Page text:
One resident told me that the children all went to different schools, and that to get to their schools they take different buses. So the children, despite they live in the same housing unit, never play together. Now they have a place to play and can make new friends. Now the parents can sleep a bit better at night in rooms too small for play.
A Place for Everyone
Another old woman told me she felt useless. That she could no longer clean clothes nor read given her age. I told her I felt lucky when I was with older people. There is a wisdom in age, that is more meaningful than any task we can accomplish.
A young man in his early twenties seemed lost and disoriented with nothing to do. I saw he had lost all his teeth and wondered how that happened. I went up to him and we spoke a bit. I gave him some models I brought. Something to occupy, one was of a Japanese temple — and that was the one he wanted. Perhaps he was telling me discreetly that we have succeeded in building houses, but forgotten the human spirit.
Just Like Us
There was a very nice father smiling with his child. A man with deep eyes, smart, and a feeling of warmth about him. He was watching the clown Supra Gajin with his child in his lap. He was just like us. But his wife was not with him and he lived here.
A Smile One Can Not Forget
There was a man who I did not speak to, but whose smile lit up the whole playground and miles around. I am told his name is Yamakami Katuyoshi, and he is the head of the housing association we visited.
He works freely and given his work is a full time job I wondered how he managed to feed himself or his family. Yamakumi’s smile was infectious, it never came off his face, not once.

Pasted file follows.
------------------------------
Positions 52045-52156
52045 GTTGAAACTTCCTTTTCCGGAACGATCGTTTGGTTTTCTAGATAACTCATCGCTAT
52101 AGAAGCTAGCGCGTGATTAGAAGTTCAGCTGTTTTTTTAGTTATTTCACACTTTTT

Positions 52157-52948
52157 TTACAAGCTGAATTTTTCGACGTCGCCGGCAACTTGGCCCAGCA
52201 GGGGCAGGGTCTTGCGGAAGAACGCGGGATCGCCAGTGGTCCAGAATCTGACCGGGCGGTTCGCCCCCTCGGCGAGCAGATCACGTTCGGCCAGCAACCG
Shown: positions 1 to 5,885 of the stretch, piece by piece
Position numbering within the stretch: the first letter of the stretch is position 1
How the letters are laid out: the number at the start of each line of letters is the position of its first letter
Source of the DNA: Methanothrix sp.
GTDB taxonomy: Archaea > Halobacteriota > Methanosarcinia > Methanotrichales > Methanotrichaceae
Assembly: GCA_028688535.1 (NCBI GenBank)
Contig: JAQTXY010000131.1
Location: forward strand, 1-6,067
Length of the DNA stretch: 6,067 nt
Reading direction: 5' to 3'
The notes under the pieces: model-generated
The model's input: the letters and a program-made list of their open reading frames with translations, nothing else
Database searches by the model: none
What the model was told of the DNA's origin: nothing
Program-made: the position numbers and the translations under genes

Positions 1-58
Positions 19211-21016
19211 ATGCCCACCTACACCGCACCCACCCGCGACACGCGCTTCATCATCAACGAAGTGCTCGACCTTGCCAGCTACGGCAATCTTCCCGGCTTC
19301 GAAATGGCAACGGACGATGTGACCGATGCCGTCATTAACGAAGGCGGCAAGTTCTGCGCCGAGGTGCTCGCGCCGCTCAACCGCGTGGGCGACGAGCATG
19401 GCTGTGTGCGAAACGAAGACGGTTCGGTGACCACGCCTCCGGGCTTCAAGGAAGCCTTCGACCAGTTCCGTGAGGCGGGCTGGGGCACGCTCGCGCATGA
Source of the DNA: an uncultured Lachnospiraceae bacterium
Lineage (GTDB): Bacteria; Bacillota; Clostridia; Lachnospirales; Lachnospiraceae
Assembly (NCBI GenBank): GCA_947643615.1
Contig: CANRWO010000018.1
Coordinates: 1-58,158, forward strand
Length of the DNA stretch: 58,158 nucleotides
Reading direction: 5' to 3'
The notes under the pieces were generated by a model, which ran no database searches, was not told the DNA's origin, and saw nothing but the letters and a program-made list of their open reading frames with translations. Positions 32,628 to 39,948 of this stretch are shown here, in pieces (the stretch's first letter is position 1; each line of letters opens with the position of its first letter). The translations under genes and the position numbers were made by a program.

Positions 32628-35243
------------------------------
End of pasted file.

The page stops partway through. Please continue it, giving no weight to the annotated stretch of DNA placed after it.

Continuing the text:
Men with a spirit like this can change Japan.
When A Smile Lasts
There was a man, a clown, who I met, an artist by the name of Gaetano Totaro, who is known as SupaGaijin the smile ambassador. I had heard of him before from my son’s school BST (through Helen O’Brien who runs BTT Bridge to Tohoku) and has done wonders with children.
BTT has supported the smile ambassador’s work in Tohoku by helping him pay expenses (he gives his own time freely). Unlike many others who first came to this region, Gaetano returned over and over building a relationship with children – a lasting smile.
A Clown who Doesn’t Clown Around
This clown who was trained at Ringling Bros. & Barnum and Bailey’s Clown College had a way of bridging barriers amongst children. By using familiar objects such as an umbrella, which could be found even in temporary housing, he encouraged children to use their imagination and to begin a road to recovery.
I thought, I want to do something with this clown, this artist of great imagination.
When we departed, my daughter had made a new Japanese friend — a girl with the greatest smile. The two girls didn’t want to separate. As soon as my daughter got in the bus, she opened the window. The Japanese girl ran to the bus and through that small window, the two girls held hands. Surely, they were not saying goodbye.
There is nothing Fun about surviving and yet Joy
I am told that there is a difference in Japan between “tanoshimu” and “yorokobu.” The laughter–a deep kind– that lasts—is of the latter. It is caused not by fleeting entertainment, but by the deep smile of a Mr. Yamakami and by true friendship offered to us so freely by the Japanese we met in Ishinomaki. We have much to learn from you.
Thank you. We will return.
A VIDEO OF OUR VISIT ISHINOMAKI
About the Author
Nathalie Ishizuka, a Franco-Japanese from New York, is Director of the Movement Beyond Our Best: Re-inventing Ourselves Silently. She is a meditation coach accompanying visionaries committed to changing themselves with tested techniques of meditation and one area of competence beyond a previous best.